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  1. #1
    Senior Member schrochem's Avatar
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    Tylasca Spool Shackles

    For those of you not following the New product for Figure 9 users we've had some interesting discussion on finding new lightweight adjustment systems for suspension.

    While looking around for something that fits that description, I found a product called Tylaska spool shackle
    It's basically a way to do a larks head with the rope end. The summary said the 'oring' wasn't necessary and I'd bet having the end tied into a loop isn't either.
    Here's the directions.
    For 1/8" rope it only weighs 2.8g with a 2000 lb breaking strength.
    The main problem is the price.....
    Scott

    "Man is a stream whose source is hidden."
    RWE

  2. #2
    so it looks like just a quick attach/un attach, but not adjustable.

    i've been using the internal piece from a double barrel toggle to attach/unattach my tarp guylines to the pull tabs in the exact same way. they are plastic and weigh about 1.5g ea. makes a light quick atatch/reatatch.

    seems like a regular larks head is just as easy to attach line to hammock with, and line attached to rings is often semi permanent as well (regular larks head)

    these look very strong, but what application do you see this used in?


    Quote Originally Posted by schrochem View Post
    For those of you not following the New product for Figure 9 users we've had some interesting discussion on finding new lightweight adjustment systems for suspension.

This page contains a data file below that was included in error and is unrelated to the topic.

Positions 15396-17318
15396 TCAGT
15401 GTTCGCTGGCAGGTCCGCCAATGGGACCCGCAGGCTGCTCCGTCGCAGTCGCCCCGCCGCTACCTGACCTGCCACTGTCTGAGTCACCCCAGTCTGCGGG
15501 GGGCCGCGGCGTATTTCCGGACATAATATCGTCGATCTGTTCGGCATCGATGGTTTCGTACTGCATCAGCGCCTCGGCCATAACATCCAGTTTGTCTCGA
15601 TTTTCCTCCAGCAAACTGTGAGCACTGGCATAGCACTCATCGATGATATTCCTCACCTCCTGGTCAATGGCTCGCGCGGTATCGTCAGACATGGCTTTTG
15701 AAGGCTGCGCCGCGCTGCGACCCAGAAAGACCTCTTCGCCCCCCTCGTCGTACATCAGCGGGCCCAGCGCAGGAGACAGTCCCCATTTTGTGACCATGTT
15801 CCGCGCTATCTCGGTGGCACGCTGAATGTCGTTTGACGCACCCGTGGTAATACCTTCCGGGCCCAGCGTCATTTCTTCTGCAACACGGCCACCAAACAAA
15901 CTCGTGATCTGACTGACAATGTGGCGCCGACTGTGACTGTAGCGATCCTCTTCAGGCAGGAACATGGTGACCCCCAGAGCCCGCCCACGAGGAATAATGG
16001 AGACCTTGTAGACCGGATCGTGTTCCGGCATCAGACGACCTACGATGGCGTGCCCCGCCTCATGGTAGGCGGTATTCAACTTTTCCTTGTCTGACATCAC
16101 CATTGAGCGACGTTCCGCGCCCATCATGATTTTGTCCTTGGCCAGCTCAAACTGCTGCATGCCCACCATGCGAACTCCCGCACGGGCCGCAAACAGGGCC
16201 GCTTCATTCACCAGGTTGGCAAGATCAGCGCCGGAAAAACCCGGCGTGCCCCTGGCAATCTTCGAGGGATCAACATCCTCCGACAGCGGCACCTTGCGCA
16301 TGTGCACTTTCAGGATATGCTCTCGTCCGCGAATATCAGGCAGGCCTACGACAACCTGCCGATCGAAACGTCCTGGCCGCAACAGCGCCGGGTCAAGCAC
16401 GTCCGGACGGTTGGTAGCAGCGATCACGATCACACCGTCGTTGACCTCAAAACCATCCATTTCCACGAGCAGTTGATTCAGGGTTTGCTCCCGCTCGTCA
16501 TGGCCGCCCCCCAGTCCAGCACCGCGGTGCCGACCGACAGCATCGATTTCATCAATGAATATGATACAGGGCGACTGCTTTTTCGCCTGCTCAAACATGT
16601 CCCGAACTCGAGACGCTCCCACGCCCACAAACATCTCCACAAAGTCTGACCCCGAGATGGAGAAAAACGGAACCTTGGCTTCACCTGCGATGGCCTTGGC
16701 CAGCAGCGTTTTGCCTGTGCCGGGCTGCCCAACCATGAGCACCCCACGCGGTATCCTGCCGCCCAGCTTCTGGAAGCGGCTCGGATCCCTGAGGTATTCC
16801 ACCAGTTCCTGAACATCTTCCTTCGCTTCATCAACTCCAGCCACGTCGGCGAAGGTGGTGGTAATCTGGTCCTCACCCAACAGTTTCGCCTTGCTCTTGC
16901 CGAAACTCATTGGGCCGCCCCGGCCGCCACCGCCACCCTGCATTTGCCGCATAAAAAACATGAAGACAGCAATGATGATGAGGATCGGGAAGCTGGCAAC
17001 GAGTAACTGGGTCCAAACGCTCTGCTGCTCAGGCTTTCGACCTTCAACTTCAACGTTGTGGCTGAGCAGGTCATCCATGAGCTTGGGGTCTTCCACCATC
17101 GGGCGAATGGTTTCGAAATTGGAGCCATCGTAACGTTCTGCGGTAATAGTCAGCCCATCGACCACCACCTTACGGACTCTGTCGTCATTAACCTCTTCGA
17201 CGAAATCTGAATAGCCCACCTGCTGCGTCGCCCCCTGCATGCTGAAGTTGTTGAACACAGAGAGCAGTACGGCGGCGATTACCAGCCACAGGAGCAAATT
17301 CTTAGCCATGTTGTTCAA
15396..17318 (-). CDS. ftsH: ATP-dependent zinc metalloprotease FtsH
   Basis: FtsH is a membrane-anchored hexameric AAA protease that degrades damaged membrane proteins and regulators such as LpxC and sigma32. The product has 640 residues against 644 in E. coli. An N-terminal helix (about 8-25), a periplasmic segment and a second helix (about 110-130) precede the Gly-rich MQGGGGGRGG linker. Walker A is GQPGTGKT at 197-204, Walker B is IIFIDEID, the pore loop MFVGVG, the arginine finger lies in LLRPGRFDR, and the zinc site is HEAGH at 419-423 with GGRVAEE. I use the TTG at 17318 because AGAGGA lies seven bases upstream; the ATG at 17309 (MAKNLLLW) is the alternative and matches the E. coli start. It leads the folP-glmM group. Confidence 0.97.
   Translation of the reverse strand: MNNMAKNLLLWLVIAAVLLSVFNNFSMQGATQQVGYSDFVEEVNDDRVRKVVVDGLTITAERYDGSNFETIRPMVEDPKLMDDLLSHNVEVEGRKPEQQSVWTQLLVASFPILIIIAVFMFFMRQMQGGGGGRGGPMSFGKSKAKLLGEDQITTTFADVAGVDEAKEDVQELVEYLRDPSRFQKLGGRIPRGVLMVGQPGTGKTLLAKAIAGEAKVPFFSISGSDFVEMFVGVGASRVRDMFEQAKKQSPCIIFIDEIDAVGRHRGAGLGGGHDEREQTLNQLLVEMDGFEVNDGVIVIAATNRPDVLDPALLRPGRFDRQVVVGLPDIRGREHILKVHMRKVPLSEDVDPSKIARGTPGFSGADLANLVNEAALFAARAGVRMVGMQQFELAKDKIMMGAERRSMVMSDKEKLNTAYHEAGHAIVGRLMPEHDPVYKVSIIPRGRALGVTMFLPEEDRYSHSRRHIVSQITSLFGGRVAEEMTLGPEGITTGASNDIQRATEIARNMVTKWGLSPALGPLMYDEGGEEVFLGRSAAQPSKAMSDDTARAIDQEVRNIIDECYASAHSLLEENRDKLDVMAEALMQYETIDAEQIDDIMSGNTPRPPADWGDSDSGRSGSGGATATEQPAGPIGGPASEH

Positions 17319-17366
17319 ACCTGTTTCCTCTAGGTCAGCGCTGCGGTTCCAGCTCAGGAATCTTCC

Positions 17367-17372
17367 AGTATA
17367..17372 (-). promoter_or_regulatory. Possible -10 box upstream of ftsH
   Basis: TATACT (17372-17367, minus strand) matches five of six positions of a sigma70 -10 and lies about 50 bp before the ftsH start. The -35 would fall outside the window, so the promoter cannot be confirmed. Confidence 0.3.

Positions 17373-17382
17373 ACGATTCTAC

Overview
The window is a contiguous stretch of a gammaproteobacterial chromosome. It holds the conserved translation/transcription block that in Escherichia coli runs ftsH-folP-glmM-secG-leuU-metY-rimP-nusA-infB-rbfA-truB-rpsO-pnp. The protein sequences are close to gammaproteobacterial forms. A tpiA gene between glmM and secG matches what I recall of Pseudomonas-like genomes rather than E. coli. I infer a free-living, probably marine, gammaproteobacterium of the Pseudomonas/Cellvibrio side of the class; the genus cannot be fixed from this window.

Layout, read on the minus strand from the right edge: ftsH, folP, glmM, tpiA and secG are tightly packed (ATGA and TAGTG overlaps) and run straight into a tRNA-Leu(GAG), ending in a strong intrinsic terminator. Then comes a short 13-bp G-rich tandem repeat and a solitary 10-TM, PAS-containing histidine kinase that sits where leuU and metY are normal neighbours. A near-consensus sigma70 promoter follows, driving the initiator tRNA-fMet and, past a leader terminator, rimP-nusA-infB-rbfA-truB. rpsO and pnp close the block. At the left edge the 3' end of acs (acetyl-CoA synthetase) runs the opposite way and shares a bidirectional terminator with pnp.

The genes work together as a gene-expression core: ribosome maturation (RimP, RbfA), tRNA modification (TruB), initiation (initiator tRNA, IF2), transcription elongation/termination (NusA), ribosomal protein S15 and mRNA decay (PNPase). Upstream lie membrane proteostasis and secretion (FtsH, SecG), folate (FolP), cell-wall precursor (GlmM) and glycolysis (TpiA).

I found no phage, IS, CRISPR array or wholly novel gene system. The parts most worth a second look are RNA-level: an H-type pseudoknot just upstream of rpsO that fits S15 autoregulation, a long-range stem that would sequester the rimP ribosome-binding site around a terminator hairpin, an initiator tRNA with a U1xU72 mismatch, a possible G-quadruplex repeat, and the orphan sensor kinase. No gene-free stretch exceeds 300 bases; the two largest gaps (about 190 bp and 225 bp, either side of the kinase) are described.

While looking around for something that fits that description, I found a product called Tylaska spool shackle
    It's basically a way to do a larks head with the rope end. The summary said the 'oring' wasn't necessary and I'd bet having the end tied into a loop isn't either.
    Here's the directions.
    For 1/8" rope it only weighs 2.8g with a 2000 lb breaking strength.
    The main problem is the price.....
    Attached Images Attached Images
    Last edited by warbonnetguy; 09-09-2007 at 20:13.

  3. #3
    Senior Member schrochem's Avatar
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    Well I figured if the loop was made with a tautline hitch, you could adjust the length that way. I don't think that has to be a strong knot there to hold tight around the spool. Since it's strong enough it could be used on the suspension. You could have a tree hugger hitched to the tree, 1/8" line tied to that, the other end of the 1/8" line would have a loop with a tautline hitch and attach it to the hammock with the spool. The hammock would either have to have a loop of webbing or rope, or a ring.
    Cool idea with the toggles on the tarp.
    Scott

    "Man is a stream whose source is hidden."
    RWE

  4. #4
    ok, i could see that. the tautline might work with less load on it.

    looks like you would have to unatatch the thing from the "ring" to adjust the tautline loop. this might be less convenient than adjusting a wrap, but you would probably have to try it to find out. the weight is right though. i could try with the plastic one, just to see how easy it is to adjust.

    those plastic pieces are about 1.5g ea. actually, not 1g. i'll edit the post.
    they are a real convenience. i hope that company doesn't accuse me of infringement and tell me to stop sending them out with my tarps.

    funny how people with similar problems come up with similar solutions.

    you weren't kidding about the price! what the hell? are they hand made or something? that seems more than a little steep